The MOU signed explains that the parties involved will be studying the ways in which blockchain could be used to track coffee and its supply chain — something that several retail stores are doing with other products such as meat or milk. Moreover, [Charles Hoskinson, Chief Executive Officer at Input Output] will not only sharing his ideas but also helping developers and researchers to use Cardano’s blockchain.
While blockchain is touted as beneficial specifically for its circumventing of slow and costly institutional mazes, Ethiopia’s neighbor to the south is taking an opposite tact, much to public dismay. The Kenyan government’s “Coffee Regulations 2018,” the Standard Digital reports, proposes creating even more bureaucracy in the form of a “Direct Settlement System” managed by the Nairobi Coffee Exchange requiring coffee-related payments to be processed only through specific commercial banks:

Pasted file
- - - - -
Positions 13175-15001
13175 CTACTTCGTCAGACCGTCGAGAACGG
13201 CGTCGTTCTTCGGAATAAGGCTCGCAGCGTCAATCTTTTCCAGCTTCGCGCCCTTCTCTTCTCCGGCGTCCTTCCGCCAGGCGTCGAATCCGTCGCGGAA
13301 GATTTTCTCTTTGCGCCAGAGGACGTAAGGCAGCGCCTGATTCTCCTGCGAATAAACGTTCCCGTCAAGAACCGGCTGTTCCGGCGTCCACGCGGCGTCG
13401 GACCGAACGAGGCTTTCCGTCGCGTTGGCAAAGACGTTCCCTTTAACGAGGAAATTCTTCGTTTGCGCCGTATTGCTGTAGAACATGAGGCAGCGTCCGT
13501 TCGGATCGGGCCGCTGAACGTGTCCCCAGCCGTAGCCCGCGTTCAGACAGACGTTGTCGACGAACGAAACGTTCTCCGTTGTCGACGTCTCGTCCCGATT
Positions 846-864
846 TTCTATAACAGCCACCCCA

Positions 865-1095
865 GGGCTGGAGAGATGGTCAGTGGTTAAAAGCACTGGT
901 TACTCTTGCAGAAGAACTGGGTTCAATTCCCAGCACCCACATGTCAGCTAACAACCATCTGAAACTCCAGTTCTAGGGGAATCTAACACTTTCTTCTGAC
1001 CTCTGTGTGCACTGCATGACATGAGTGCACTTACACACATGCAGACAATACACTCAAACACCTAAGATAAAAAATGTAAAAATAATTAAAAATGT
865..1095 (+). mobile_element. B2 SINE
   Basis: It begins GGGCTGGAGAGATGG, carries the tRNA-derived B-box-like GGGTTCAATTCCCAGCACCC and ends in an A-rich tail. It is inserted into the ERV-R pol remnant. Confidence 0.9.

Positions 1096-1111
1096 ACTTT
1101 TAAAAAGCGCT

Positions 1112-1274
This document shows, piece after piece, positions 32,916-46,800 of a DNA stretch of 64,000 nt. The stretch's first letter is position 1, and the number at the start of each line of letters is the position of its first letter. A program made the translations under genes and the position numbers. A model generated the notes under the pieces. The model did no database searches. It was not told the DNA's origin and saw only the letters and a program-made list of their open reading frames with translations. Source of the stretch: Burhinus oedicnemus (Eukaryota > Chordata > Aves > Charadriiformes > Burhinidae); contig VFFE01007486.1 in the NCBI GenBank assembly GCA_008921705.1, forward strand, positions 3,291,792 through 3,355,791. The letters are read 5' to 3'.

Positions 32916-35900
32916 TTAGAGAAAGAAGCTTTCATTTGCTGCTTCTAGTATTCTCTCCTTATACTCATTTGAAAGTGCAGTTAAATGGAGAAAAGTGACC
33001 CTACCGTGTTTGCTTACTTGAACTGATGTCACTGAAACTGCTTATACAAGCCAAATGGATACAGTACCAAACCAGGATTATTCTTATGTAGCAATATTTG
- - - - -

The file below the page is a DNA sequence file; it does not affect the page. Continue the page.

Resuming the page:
Banks and other financial institutions approved by the Capital Markets Authority (CMA), the rules says, will be appointed by the NCE to establish and operate a direct system for settlement and payment of coffee proceeds to growers. Already, an association of commercial coffee millers and marketing agents have raised their objections, saying the rules as framed would not solve the problems bedeviling the sector.